Most people use Voice Record Pro to record interviews and have them stored on their phones, but it does come with the ability to turn the recorded audio into text, which can make the transcription process quick and easy.
how to transcribe an interview quickly - Voice Record Pro

Work with a Professional

One of the last tips on transcribing interviews that you might consider is to work with a paid transcription service. This, of course, will be more expensive than free interview transcription, but you often get what you pay for.

When asking how to transcribe an interview quickly, when you hire a transcription service, you’ll be working with professionals who transcribe for a living. They’ll be able to get through your recording quickly, create the document you want (verbatim, intelligent verbatim or edited) and have it formatted properly.

You won’t have to worry about listening to your recording over and over again to find the information you’re looking for. After a professional has gone through and put the spoken words into writing, you can read the transcript and highlight the most important information.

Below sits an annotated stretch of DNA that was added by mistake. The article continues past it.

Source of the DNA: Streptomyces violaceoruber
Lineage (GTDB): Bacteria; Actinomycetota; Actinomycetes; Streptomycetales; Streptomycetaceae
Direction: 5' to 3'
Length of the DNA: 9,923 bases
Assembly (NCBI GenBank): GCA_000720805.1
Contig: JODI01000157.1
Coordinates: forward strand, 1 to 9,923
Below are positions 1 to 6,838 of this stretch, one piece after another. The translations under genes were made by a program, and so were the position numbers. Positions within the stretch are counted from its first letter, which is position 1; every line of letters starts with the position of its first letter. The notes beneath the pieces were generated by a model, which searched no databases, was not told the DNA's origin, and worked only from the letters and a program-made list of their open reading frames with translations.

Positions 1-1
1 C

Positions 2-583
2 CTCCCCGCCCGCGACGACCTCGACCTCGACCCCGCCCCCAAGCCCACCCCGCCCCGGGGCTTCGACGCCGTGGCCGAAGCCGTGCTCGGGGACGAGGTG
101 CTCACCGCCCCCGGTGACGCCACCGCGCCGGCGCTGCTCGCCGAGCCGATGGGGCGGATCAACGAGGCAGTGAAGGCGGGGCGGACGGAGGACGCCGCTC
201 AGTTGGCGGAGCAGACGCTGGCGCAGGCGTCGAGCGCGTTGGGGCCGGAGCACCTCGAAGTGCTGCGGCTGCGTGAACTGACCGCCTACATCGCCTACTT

Make Audio Conversion as Simple as Possible

Whether you’re sitting in a lecture, interviewing someone for a news article, or conducting research, recording the conversation is the best way to ensure you are getting every bit of information you need. Once you have the information in audio format, you are probably wondering how to transcribe an interview quickly.

If you are going to do the transcription manually, these are the steps you’ll need to follow include:

  • Step 1: Listen to Your Recording
  • Step 2: Create a Rough Draft
  • Step 3: Make Edits
  • Step 4: Format Your Transcription

Of course, manual transcription isn’t the only option you have when it comes to converting audio files into text files. You can also download software or apps or send your file to a professional to have them transcribe the information for you.

Deciding which option is best will come down to how much time and money you can spend on transcription.

The above article may contain affiliate links, which help support Clever Sequence

Close this search box.

Latest Guides